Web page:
Providing same day, observed ART to newly diagnosed HIV+ outpatients is associated with improved virologic suppression
Background: Despite known clinical and prevention benefits, ART is typically delayed by weeks-to-months after HIV diagnosis to allow linkage to care, HIV education, social stabilization and laboratory evaluation. The UCSF/San Francisco General Hospital (SFGH) RAPID program aimed to eliminate this delay by providing same-day/observed ART even as HIV care was being established. We investigated consequences of the RAPID treatment initiation strategy.
Methods: RAPID eligibility included new HIV diagnosis with acute/recent infection, active opportunistic infection or CD4< 200/mm3. At referral, all RAPID-eligible or -ineligible patients with new diagnosis received a standard package of multidisciplinary services for social support, education, risk and stigma reduction; labs were drawn; and regular provider follow-up was arranged. The RAPID intervention consisted of 1) same-day access to an on-call provider; 2) a 5-day ART supply facilitated by 3) an accelerated process for insurance benefits. Focusing on a July 2013-Dec 2014 program period, survival analysis was used to compare time to achieving VL< 200 copies/mL between patients receiving or not receiving the RAPID intervention, and also between these patients and historical controls from two eras of ART provision at SFGH: pre-RAPID universal (2010-2013) and CD4-guided (2006-2009).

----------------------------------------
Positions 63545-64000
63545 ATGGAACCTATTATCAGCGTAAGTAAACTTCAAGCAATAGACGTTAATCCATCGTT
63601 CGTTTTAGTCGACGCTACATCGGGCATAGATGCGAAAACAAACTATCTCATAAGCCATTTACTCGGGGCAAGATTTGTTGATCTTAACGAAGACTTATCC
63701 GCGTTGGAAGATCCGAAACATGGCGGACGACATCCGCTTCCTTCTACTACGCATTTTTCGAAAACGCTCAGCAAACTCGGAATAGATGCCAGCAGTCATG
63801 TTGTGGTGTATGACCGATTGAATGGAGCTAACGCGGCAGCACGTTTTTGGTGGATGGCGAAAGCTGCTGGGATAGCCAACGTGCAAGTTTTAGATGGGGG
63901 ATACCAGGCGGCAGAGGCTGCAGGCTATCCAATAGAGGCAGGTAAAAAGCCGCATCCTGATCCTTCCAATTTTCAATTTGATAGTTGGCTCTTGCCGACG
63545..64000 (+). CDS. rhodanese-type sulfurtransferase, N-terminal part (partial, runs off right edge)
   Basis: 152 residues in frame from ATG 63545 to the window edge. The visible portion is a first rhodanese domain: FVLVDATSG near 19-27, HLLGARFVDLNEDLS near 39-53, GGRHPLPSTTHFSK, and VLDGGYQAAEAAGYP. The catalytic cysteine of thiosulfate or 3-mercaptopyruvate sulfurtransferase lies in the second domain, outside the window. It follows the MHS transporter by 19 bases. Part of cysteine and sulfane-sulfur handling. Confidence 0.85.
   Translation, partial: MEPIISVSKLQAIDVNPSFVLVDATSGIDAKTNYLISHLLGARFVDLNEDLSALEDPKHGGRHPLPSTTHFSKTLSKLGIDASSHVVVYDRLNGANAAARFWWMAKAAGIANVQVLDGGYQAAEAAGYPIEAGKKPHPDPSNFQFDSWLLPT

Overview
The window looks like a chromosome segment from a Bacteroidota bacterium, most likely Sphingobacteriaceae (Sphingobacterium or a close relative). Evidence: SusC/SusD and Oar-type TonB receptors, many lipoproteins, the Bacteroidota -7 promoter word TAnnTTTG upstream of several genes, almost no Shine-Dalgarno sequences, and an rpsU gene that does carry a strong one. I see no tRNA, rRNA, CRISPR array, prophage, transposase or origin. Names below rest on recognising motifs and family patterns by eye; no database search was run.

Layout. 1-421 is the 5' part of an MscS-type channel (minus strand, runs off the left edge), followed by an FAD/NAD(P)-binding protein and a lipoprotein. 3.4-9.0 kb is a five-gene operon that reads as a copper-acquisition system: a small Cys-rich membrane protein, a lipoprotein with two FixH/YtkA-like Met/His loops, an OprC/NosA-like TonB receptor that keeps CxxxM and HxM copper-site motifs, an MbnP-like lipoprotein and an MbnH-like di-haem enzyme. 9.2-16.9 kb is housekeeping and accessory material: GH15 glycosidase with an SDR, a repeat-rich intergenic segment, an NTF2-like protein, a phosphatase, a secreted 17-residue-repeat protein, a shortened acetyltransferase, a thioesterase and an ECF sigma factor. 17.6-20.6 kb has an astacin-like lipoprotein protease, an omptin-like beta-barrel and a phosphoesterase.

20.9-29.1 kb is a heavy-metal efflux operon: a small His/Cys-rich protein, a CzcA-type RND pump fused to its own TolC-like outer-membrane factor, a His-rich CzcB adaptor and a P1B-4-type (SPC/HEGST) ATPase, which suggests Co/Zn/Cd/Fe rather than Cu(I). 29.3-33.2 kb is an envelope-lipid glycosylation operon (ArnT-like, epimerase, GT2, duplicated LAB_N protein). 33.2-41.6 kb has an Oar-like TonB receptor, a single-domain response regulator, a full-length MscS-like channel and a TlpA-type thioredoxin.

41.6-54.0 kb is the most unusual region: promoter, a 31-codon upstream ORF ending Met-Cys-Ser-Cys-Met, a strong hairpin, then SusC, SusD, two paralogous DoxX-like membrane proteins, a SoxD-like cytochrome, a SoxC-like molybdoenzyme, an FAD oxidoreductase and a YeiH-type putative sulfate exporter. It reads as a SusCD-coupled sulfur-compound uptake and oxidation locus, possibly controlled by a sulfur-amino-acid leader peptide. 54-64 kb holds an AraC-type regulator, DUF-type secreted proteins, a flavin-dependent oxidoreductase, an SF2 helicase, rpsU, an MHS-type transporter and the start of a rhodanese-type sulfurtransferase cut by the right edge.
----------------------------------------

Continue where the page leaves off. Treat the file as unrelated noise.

Results: We studied 227 newly diagnosed outpatients receiving RAPID (n=39), universal (n=149) or CD4-guided (n=39) ART. No patients had private insurance and 27% were homeless; mean(range) CD4 was 381(2-1031)/mm3 and VL 4.6(1.6-7.0)log10cp/mL. Time to VL< 200 cp/mL was significantly faster in RAPID patients vs. both contemporaneous and historical controls (p< 0.001; see Figure).
[Viral suppression over time by ART initiation strategy]
Median(IQR) time to VL< 200 for RAPID ART was 56(40-87) days vs. 119(58-201) days for universal and 283(128-777) days for CD4-guided ART. After 3 months of ART, 75% RAPID vs. 38% non-RAPID patients achieved a VL< 200 cp/mL; after 6 months, 95% RAPID vs. 70% non-RAPID patients achieved VL< 200 cp/mL. Among the first 39 patients receiving RAPID ART and followed for 5-18 months, only 2 (5%) of had toxicity-related regimen changes, none discontinued ART and 35 (90%) remain engaged in care.
Conclusions: Combined with patient education and psychosocial support, same day-observed initiation of ART at the time of HIV diagnosis was feasible and associated with substantially faster sustained viral suppression.
C. Pilcher1, H. Hatano1, A. Dasgupta2, D. Jones1, S. Torres1, F. Calderon1, C. Ospina-Norvell1, W. Hartogensis1, E. Demicco1, E. Geng1, M. Gandhi1, D. Havlir1
1UCSF, HIV/AIDS Division, Medicine, San Francisco, United States, 2Tulane University Medical School, New Orleans, United States